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The Greeks love eating and the Grecian love for food is well known all over the world. Their cuisine is all about a variety of tastes, aroma, flavors, colors, and textures. Their food is healthy, delicious and fun to prepare. In fact, they’re so passionate about their food that it is believed that Archestratus, a Greek poet and a connoisseur of food, is said to have written the first cookbook in 350 B.C.
Greek cooking dates back thousands of years. It has a rich history, which will be discussed further in the post. The great thing about Grecian cuisine is that the ancient cooking traditions and recipes are still very much a part of their diet even today. These include dolmades (stuffed grape leaves) and many other preparations made using fruits, vegetables and grains.
Greek cuisine derives influence from both the East and the West. In the olden times, thanks to the influence of the Persians, the Greeks started to include Middle Eastern foods like rice, yogurt and sweets made with honey, nuts and sesame seeds.
When Greece was invaded by the Romans in 197 B.C., the latter brought with themselves their food which largely included pasta. If you travel to the south of Greece, don’t be surprised to find Arabic influences in their food. Dishes containing spices and condiments such as cinnamon, cumin, allspice, and cloves are cooked in a variety of ways in these regions.
While coffee was introduced in Greece by the Turks, potatoes and tomatoes came from the US.
In fact, some of the Greek dishes are known by Turkish names till date. In 330 A.D., Emperor Constantine moved the capital of the Roman Empire to Constantinople, which laid the foundations of the Eastern Roman Empire. Constantinople fell in the hands of the Turks in 1453 and remained a part of the Ottoman Empire for around 400 years, a period over which several dishes came to be known by Turkish names, and continue to be called the same to date.
So What Do the Greeks Typically Eat?
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The Greek diet is a healthy Mediterranean diet which makes use of plenty of fresh fruits and vegetables, cheese, eggs, seafood, and meat. Greeks everywhere use a lot of olive oil in their food, which is considered a healthier option to other types of oils.
The renowned Greek salad incorporates the use of lots of olive oil along with onions, Greek tomatoes and feta cheese. The famous Greek sauce/dip Tzatziki, which is served with the even more famous Souvlaki, also includes olive oil. This is probably what makes Greek cuisine so flavorful and healthy.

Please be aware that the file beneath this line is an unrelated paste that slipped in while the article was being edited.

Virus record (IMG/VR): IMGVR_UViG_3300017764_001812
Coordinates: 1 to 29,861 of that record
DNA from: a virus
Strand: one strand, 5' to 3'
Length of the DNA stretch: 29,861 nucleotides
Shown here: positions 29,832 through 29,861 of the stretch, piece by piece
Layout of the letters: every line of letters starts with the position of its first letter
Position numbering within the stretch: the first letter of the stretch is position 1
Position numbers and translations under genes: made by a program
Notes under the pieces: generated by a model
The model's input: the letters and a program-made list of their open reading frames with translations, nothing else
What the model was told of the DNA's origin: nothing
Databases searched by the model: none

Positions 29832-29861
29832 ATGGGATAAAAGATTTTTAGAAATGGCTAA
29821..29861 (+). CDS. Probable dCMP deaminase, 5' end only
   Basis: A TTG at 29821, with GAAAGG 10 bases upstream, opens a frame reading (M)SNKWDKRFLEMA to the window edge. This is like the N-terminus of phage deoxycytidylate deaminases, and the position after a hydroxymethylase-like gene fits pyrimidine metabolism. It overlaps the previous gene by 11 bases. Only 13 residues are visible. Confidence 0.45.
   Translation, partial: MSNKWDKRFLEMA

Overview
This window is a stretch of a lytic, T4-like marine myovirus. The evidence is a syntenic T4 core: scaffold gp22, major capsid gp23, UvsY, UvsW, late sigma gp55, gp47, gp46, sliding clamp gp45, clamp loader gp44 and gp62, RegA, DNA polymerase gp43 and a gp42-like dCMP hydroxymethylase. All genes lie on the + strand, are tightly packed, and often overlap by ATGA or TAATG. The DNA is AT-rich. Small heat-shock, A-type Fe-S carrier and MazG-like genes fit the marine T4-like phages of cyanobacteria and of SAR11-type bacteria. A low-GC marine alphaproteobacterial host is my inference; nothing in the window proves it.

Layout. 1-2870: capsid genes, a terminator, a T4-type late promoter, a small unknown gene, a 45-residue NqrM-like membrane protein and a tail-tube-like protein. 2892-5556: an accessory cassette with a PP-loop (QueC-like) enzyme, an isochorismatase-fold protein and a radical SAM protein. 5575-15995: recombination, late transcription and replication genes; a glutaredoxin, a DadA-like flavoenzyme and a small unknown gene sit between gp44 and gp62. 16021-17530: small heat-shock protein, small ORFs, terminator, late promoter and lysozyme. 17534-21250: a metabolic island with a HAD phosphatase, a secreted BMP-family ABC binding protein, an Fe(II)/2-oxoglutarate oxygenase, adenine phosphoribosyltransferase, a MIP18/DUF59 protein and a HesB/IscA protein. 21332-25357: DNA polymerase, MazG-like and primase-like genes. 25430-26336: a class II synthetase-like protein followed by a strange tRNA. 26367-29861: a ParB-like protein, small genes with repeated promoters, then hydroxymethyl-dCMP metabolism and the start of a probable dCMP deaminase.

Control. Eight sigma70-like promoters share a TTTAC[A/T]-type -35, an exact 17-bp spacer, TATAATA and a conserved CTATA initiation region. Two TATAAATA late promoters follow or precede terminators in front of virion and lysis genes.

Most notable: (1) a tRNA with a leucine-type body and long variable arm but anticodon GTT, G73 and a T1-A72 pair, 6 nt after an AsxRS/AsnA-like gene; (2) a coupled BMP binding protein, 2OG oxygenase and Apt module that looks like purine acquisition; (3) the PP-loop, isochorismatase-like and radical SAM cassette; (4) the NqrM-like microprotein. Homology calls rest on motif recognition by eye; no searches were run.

If you ever get the chance to enter a Greek kitchen, do so by all means. You’re sure to find it replete with vegetables and spices, which are mild in piquancy. You do not need to get alarmed at the thought of eating their red sauces as they’re not made of chili but cinnamon, which adds to the exoticness of the dish.
Eating Habits and Traditions
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Although we Greeks love gorging on exquisite gastronomical delights, we are not big breakfast eaters. In ancient Greece, it was called akratisma. Greeks typically eat a simple breakfast consisting of bread, cheese, fresh fruits, with adults ending the meal with a cup of coffee. The ancient Greeks would simply eat bread dipped in wine.
For a long time the lunch was the main meal of the day, particularly in rural areas, and was usually eaten early in the afternoon. It was followed by a couple of hours of rest, during which people stayed in their homes, and schools and businesses remained closed. Today, however, this has changed and people eat a light lunch with no special afternoon breaks in between. They may eat a big dinner or deipnon later.
Come early evening and the Greeks indulge in snacks or appetizers called mezes. It is an assortment of small dishes eaten before a meal and is traditionally served with either Greek wine or ouzo (for adults). Mezes may comprise fresh vegetables, meats, cheese, breads, dips, olives, etc. Some of the popular mezes items include souvlaki, hummus and pita bread, Spanakopitas, dolmades, and fish spread.
History of Grecian Wine
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Wine is one of the most important parts of a Grecian meal and has its roots planted deeply in Greek food history. As per the ancient scriptures, wine was introduced in Greece in 4000 B.C. and has been an inseparable part of Greek cuisine ever since.
The scriptures also suggest that wine was considered a part of Greek agriculture and was regarded as a gift from the Gods. It was diluted in water and then consumed. Wine-drinking festivals were held in the honor of Dionysus, a mythological being with the mind of a man and the nature of a beast.
The manufacturing of wine was at an all-time high during Homer’s era and continued to improve. The Greeks started using spices to add flavor to and store the wines. It is said that the decline in grape cultivation begun under the Ottoman regime.
When it comes to wine, many historians have gone to the extent of saying that Greece was to wine then what France is to it today.
Greek cuisine is interesting to look at as well as to eat. We prepare some of the classic Greek dishes right here at Despina’s Cafe. Our café and bakery is one of the best places to sample some of the tastiest and authentic Grecian delights such as Spanakopita, bougatsa, orzo salad, baklava, and so on. Feel free to drop in and try some of the said delicacies. And do not forget to ask for our signature almond cake!